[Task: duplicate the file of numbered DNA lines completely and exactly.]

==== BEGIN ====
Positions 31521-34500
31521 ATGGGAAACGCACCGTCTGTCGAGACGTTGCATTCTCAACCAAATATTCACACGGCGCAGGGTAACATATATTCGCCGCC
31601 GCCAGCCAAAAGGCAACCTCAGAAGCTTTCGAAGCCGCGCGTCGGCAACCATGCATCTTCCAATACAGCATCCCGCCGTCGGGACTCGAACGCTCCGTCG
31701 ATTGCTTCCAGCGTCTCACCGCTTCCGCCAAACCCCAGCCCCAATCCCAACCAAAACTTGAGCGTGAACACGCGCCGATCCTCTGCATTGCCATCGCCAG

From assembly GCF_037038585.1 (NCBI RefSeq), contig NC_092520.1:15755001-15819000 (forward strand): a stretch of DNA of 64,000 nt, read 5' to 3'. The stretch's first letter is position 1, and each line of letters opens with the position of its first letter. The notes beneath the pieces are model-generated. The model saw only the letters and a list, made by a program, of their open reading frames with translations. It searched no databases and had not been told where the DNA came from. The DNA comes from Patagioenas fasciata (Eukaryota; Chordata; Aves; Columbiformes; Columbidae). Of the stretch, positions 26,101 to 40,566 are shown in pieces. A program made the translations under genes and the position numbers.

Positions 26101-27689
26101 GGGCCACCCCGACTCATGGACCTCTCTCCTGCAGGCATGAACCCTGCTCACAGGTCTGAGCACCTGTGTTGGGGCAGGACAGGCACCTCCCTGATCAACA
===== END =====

Positions 31521-34500
31521 ATGGGAAACGCACCGTCTGTCGAGACGTTGCATTCTCAACCAAATATTCACACGGCGCAGGGTAACATATATTCGCCGCC
31601 GCCAGCCAAAAGGCAACCTCAGAAGCTTTCGAAGCCGCGCGTCGGCAACCATGCATCTTCCAATACAGCATCCCGCCGTCGGGACTCGAACGCTCCGTCG
31701 ATTGCTTCCAGCGTCTCACCGCTTCCGCCAAACCCCAGCCCCAATCCCAACCAAAACTTGAGCGTGAACACGCGCCGATCCTCTGCATTGCCATCGCCAG

From assembly GCF_037038585.1 (NCBI RefSeq), contig NC_092520.1:15755001-15819000 (forward strand): a stretch of DNA of 64,000 nt, read 5' to 3'. The stretch's first letter is position 1, and each line of letters opens with the position of its first letter. The notes beneath the pieces are model-generated. The model saw only the letters and a list, made by a program, of their open reading frames with translations. It searched no databases and had not been told where the DNA came from. The DNA comes from Patagioenas fasciata (Eukaryota; Chordata; Aves; Columbiformes; Columbidae). Of the stretch, positions 26,101 to 40,566 are shown in pieces. A program made the translations under genes and the position numbers.

Positions 26101-27689
26101 GGGCCACCCCGACTCATGGACCTCTCTCCTGCAGGCATGAACCCTGCTCACAGGTCTGAGCACCTGTGTTGGGGCAGGACAGGCACCTCCCTGATCAACA